Cal-EPA comes down on Simi Valley’s Rocketdyne facility
By Michael Collins
Los Angeles ValleyBeat – October 23, 2003
The toxic leaks continue at the Rocketdyne lab in Simi Valley. After high levels of the toxic rocket fuel oxidizer perchlorate were found this summer near the facility, California’s Environmental Protection Agency (Cal-EPA) ordered the company to put together a remediation plan. Now Rocketdyne’s parent company, Boeing, has been given 30 days to make a revised plan to determine the extent of off-site perchlorate contamination.
On October 14, Cal-EPA directed Boeing to drill 12 new wells on or around Rocketdyne’s Santa Susanna Field Laboratory (SSFL) within 14 days to quantify perchlorate pollution and migration. These new wells would test the groundwater at various depths to track the mysterious ways perchlorate moves through soil layers.
The alarms went off when Cal-EPA’s Department of Toxic Substances Control (DTSC), which oversees chemical pollution cleanup at Rocketdyne, detected high levels of perchlorate in an artesian well at the Brandeis-Bardin Institute, a Jewish education camp less than mile north of Rocketdyne. Shocking readings of 140 and 150 parts per billion (ppb) were found at the well. California’s acceptable level for the contaminant is currently 4ppb and will probably be lowered later this year due to increasing concern over the chemical’s toxicity. The agency then ordered Boeing to come up with a plan to characterize and mitigate perchlorate pollution possibly emanating from the site.
“Perchlorate disrupts how the thyroid functions,” say resources provided by the U.S. Environmental Protection Agency. “Impairment of thyroid function in expectant mothers may impact the fetus and newborn and results in effects including changes in behavior, delayed development and decreased learning capability.”
“The approach that Rocketdyne has proposed for remediating the perchlorate contamination has serious questions about it,” says Daniel Hirsch, president of the Los Angeles-based Committee to Bridge the Gap and a member of the SSFL Workgroup that oversees the multimillion-dollar cleanup of Rocketdyne.
At first, Boeing proposed dumping manure on the site, to release bacteria that would degrade the perchlorate. “Because of the bad press about them wanting to dump manure on their chemical contamination,” adds Hirsch, “Boeing has now switched from manure to other materials with exactly the same plan – simply dump the stuff on the soil and hope that it creates a sufficient ‘reducing environment’ that the bacteria go after oxygen in the perchlorate rather than oxygen in the air.”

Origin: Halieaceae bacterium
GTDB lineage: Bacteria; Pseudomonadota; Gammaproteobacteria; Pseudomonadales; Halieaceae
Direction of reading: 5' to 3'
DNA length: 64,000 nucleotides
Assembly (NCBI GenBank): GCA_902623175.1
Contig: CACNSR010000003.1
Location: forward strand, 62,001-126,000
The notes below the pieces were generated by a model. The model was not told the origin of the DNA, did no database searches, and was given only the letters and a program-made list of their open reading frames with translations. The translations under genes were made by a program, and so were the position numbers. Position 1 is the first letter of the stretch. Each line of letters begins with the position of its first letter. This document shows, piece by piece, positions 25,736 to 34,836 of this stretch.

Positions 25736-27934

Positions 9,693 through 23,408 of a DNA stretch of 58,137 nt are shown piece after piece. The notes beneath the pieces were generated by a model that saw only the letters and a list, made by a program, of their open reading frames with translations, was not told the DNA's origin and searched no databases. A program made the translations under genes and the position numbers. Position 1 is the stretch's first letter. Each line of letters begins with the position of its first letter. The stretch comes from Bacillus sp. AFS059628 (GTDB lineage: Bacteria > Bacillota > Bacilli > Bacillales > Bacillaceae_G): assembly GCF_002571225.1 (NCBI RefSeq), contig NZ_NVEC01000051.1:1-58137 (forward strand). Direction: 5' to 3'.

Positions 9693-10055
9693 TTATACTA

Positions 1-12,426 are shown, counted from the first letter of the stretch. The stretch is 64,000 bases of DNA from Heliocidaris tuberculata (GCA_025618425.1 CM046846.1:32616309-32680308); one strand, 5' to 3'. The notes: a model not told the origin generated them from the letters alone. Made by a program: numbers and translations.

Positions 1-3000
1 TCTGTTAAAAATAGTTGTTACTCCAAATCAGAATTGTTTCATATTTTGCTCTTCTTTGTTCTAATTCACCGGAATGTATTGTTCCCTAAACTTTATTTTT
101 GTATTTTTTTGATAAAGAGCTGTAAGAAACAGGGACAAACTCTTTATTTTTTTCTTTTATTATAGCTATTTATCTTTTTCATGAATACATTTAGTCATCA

Boeing has insisted that it is more economical to treat contaminated SSFL soil with manure rather than digging up 1,600 cubic yards of dirt and hauling it to a hazardous-waste facility. The company claims that the same technique was effective against perchlorate contamination at military contractor Aerojet’s Rancho Cordoba facility near Sacramento. But DTSC is concerned about resultant nitrate runoff from using manure and is now pressing Boeing to use methyl-soyate, a bio-diesel mixture of soy oil and ethanol, and citric acid to solve the problem. The bio-remediation would cover about 11/2 acres and reach down two to three feet deep in the contaminated soil. “The bacteria seemed quite happy, under certain conditions, to metabolize the perchlorate,” says Ray Leclerc, a DTSC senior engineer.
Concentrations of perchlorate at SSFL are alarmingly high. Next to Building 359, where Rocketdyne manufactured and tested the chemical, readings as high as 71,290ppb were detected in the soil. Groundwater contamination has clocked in as high as 1,600ppb at the laboratory. But measuring for perchlorate, which has also been found in numerous Simi Valley wells not used for drinking, can be dicey. One DTSC test of the Brandeis-Bardin bathtub well came in at 40ppb and then registered negative on the same day.
Perchlorate has become a problem all over the U.S. The chemical is the target of an EPA Superfund cleanup at Pasadena’s Jet Propulsion Laboratory and at Aerojet’s Azusa facility in the San Gabriel Valley. Ten other states across the country are dealing with the toxin as well. Leakage of the contaminate from an old Kerr-McGee plant in Henderson, Nevada, has so polluted the Colorado River, used for agricultural irrigation and drinking water for millions of Southern Californians, that the standard reading is now 9ppb.